The Revolt of the Masses (1932) by José Ortega y Gasset (1883 – 1955) is a classic diagnosis of the modern condition whose diminished currency in the second decade of the Twenty-First Century fails to correlate with its increased relevance ninety years after its initial publication. Revolt ought to be better known than it is. Man against Mass Society (1951) by Gabriel Marcel (1889 – 1973) – addressing the same topics as Revolt but from a point in time twenty years later in the aftermath of the Second World War and at the onset of the Cold War – enjoys nothing like the reputation of Ortega’s masterpiece, but is equally relevant to contemporaneity and deserves, not so much to be better known, but merely to be known. The two books complement one another. Ortega, an adherent of the classical liberal principle, but with an aristocratic attitude, sees in democratization a decisive break with history and an inevitable dragging-down of inherited institutions to the lowest common denominator of their functionality. Marcel, a Catholic believer allying himself with the conservative faction in politics, sees in the metastasis of bureaucracy and the triumph of the managerial attitude an inhuman faux ordre that threatens the God-endowed dignity of the person. Both books examine the quantitative character of modernity – and the diminution of individuality in a world where millions or even billions dominate the scene. As two trends, the number of people and the pressure of number on the unique, gain in their dynamism, a degrading sameness assimilates the super-majority to a single pattern. For both Ortega and Marcel, the characteristics of that pattern include an overwhelming social orientation, a childish or primitive taking-for-granted of the civilized inheritance, an almost total lack of historical awareness, a concomitant presentism, and a moral vacuity that renders its thralls highly susceptible to fanaticism.
Rule of Law is often cited as one of the distinctive characteristics of the West, and of Western cultures, which has enabled the West and kindred cultures to rise above despotism, corruption, and poverty. And so it is. The keeping of the Law is traditional in the West.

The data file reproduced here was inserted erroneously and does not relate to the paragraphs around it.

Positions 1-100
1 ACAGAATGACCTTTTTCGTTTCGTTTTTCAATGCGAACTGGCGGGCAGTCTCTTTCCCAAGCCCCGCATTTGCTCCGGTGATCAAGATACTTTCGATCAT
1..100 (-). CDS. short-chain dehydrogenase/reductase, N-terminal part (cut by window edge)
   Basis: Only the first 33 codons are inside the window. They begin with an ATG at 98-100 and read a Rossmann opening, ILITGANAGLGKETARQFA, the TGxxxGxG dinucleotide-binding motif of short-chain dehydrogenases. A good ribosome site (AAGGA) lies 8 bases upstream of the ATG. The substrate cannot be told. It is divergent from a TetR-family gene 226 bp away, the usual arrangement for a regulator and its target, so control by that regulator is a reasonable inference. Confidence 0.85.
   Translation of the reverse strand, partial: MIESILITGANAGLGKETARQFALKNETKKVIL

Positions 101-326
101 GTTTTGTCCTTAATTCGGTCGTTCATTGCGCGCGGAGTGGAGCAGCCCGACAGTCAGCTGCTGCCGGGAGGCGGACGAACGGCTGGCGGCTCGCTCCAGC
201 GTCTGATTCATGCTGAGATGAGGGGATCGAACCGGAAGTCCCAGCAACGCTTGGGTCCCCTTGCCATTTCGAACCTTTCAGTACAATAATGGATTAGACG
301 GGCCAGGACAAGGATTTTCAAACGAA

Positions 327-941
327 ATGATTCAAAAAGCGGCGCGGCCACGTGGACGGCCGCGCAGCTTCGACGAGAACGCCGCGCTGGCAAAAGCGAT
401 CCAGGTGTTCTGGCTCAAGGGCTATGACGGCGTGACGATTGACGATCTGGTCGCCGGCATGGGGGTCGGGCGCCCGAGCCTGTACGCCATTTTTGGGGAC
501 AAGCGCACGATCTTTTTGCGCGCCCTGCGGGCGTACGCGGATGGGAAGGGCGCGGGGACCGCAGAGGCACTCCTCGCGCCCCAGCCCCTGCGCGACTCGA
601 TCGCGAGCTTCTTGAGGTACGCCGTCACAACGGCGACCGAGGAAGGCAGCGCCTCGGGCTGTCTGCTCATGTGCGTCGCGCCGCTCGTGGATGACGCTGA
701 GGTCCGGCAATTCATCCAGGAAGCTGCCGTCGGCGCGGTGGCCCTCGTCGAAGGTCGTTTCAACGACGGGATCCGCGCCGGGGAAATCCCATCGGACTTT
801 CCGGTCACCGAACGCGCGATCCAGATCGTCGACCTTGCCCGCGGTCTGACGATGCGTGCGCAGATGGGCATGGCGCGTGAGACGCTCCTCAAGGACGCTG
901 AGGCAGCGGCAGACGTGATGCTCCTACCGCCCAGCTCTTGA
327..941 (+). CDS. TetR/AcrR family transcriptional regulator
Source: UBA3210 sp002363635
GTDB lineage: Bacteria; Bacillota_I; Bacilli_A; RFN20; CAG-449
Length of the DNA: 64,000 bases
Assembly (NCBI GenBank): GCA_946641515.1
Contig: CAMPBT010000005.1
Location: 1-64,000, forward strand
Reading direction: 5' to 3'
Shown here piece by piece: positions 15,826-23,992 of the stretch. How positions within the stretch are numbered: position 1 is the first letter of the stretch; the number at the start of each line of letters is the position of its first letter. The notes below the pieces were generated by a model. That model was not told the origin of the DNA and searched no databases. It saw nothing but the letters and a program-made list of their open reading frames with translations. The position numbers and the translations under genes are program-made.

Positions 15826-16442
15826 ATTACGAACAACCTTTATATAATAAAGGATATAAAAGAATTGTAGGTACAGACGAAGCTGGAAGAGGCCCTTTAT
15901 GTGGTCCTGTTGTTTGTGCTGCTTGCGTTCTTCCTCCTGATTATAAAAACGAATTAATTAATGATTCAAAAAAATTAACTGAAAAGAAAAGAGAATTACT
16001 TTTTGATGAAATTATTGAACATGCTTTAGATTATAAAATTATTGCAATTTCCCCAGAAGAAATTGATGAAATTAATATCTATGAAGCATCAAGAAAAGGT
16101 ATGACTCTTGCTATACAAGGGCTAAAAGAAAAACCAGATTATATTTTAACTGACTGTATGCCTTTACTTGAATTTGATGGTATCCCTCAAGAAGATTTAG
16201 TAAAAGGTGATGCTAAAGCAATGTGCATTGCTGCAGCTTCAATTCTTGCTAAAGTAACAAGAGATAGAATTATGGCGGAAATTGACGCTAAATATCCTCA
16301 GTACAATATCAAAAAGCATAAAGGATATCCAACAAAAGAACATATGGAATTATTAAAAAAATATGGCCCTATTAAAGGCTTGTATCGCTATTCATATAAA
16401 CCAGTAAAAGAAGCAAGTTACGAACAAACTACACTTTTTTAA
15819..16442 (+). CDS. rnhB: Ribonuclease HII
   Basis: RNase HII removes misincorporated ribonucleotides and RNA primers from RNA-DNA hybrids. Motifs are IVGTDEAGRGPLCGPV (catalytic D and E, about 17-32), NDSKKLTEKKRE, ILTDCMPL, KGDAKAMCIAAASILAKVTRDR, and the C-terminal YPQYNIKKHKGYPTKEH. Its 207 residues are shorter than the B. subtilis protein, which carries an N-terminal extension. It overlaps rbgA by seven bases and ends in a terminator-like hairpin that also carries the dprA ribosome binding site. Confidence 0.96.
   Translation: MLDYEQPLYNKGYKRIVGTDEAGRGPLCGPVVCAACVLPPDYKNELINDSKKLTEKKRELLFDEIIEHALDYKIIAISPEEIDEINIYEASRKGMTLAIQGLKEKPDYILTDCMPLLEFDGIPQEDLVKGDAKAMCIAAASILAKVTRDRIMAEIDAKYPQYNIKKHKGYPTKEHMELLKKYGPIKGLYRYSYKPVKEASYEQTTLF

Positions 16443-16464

But, the Law is only as good – can do only so much good – as the men who keep it. It is men who by their acts keep to the Law, enforce and adjudicate it honestly and as fiduciaries of the nation, or who do not; who transmit the tradition they have inherited, or who traduce it.
Rule then is always of men.
There is always a party line. The only question is whether or not it is any good.
I have noticed that our adversaries often mistake our critique of their notions as ad hominem condemnation of them as persons. They then react defensively, levying just the sort of vicious ad hominem attacks they say they abhor. This mystifies me.
James Chastek’s Just Thomism is one of the sites I read without fail. I like it because he teaches me lots of things. He closed comments a while ago because responding to them took up too much time. So here is what I would have commented at his blog if he still allowed comments, in response to this post:
Many of the books in the “decline of the West” genre – which was already old by the time Weaver published Ideas have Consequences in 1948 but which still sells (Deneen’s Why Liberalism Failed) – tell a curious narrative of decline over very large time scales. If Nominalism or Hobbesianism were as harmful as claimed, why is the diseased host still alive a half-millennium later?
Now that’s a good question. I myself have contributed a fair bit to the literature wailing and bemoaning nominalism. How do I answer the question?
Tonlieux have been a topic of discussion lately in libertarian circles. A tonlieu is a fee paid to a sovereign in exchange for safe passage or residence in his domains or for access to the markets thereof, and for the protection of his laws. Tonlieux were common in Medieval Europe. Domains of all sorts – cities, counties and abbeys, and of course duchies, principalities, and kingdoms – charged a fee to travellers who traversed or stayed in their lands or transacted in their markets (or used their bridges, ferries, or roads), no matter how short or long their stay. Payment of the tonlieu was manifest in an insignia – a visa – on a passport, which amounted to a receipt for payment. If you were in country without a current visa, you were not reliably under the sovereign’s protection, and so (in general, and with due allowance for differences in the detail of enforcement from one domain to another) might be fair game for footpads and highwaymen, thieves and burglars, muggers and fraudsters; and might be without recourse in any local court of law (which usually amounted to the throne room of the local sovereign); and might furthermore be subject to immediate deportation upon detection by the cops, if not also taking without compensation (in such cases the cops would take their cut of the expropriated assets and pass them up the hierarchy, with each level taking a cut, and the sovereign fisc last in line, although not least)(“civil forfeiture” has been around for a very long time: ‘cop’ is from the Latin capere, to take).